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Infectious Disease

Mosquitoes learn to ignore insect repellent DEET after first smell

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DEET, one of the most widely used ingredients in insect repellent, has been found to actually lose its effectiveness against mosquitos, BBC News reported.

At first, mosquitos are repelled by their initial encounter with the substance, but they then get used to the smell and later ignore it, according to scientists from the London School of Hygiene and Tropical Medicine.

The researchers noted more research needed to be done on DEET, as well as repellent alternatives.

“The more we can understand about how repellents work and how mosquitoes detect them, the better we can work out ways to get around the problem when they do become resistant to repellents,” Dr. James Logan, from the London School of Hygiene and Tropical Medicine told BBC News.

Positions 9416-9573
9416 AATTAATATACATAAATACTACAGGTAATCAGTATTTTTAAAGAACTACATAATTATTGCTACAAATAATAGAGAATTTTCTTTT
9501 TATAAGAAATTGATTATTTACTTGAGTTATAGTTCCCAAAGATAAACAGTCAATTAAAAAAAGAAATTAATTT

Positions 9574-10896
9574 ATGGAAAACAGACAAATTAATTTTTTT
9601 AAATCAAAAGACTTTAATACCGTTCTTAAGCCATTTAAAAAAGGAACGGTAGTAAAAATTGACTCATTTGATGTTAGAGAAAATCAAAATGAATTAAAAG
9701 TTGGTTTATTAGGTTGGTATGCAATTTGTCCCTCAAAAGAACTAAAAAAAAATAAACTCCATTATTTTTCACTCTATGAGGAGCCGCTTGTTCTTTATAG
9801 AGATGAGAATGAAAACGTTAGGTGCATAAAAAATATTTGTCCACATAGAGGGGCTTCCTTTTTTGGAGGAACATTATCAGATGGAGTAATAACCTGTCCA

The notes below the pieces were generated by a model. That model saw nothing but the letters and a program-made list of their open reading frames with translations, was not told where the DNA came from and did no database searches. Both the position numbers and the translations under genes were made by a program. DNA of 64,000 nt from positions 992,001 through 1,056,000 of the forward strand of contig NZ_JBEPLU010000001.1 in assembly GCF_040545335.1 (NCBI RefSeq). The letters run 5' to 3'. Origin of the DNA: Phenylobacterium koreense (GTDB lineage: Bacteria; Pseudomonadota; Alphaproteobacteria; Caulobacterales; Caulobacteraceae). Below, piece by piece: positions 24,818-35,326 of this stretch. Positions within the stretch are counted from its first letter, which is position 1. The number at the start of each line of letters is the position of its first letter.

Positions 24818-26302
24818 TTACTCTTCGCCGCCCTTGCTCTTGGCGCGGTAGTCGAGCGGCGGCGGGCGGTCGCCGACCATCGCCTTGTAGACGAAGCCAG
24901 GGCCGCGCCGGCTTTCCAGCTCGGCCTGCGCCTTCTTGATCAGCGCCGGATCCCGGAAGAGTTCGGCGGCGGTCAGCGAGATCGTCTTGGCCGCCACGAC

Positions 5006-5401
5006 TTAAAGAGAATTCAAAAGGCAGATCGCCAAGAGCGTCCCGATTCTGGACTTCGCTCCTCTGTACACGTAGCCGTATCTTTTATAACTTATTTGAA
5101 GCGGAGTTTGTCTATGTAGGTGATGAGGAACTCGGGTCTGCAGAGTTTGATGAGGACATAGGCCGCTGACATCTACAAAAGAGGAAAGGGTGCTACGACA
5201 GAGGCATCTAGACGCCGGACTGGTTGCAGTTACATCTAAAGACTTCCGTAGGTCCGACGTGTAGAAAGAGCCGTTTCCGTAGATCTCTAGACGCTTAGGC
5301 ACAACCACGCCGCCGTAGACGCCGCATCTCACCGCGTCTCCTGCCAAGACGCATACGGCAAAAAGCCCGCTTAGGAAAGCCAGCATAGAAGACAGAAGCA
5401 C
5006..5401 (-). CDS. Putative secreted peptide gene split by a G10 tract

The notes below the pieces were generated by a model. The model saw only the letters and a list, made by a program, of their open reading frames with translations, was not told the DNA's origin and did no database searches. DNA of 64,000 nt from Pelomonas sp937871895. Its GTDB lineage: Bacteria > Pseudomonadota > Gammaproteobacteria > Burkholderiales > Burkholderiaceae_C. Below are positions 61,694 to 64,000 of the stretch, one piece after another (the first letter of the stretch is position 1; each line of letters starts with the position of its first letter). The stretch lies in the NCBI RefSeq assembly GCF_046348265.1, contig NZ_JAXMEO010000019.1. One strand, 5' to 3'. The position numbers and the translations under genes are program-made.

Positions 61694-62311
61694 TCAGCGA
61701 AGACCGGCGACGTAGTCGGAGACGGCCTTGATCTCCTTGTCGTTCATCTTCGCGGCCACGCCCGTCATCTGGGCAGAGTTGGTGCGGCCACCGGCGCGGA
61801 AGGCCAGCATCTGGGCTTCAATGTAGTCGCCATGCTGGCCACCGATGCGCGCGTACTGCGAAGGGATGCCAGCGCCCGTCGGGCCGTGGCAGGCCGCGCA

DEET, chemical name N,N-Diethyl-meta-toluamide, was created by the U.S. military in 1946 and has been determined not to present any health concerns to the general population.  The oil generally works by creating an unpleasant smell for insects, repelling them rather than killing them.

To determine DEET’s effectiveness, the researchers from the London School tempted some mosquitos in the lab with an arm covered in DEET.  At first the mosquitos were repelled, but a few hours later, the mosquitos were tested again – and the scientists found the DEET was less effective in deterring the insects.

After placing electrodes on the mosquitos’ antennae, the researchers were able to measure what was going on.  Ultimately, the mosquitos were growing less sensitive to the chemical.

“There is something about being exposed to the chemical the first time that changes their olfactory system - changes their sense of smell - and their ability to smell DEET, which makes it less effective,” Logan told BBC News.

The study was published in the journal PLOS ONE.

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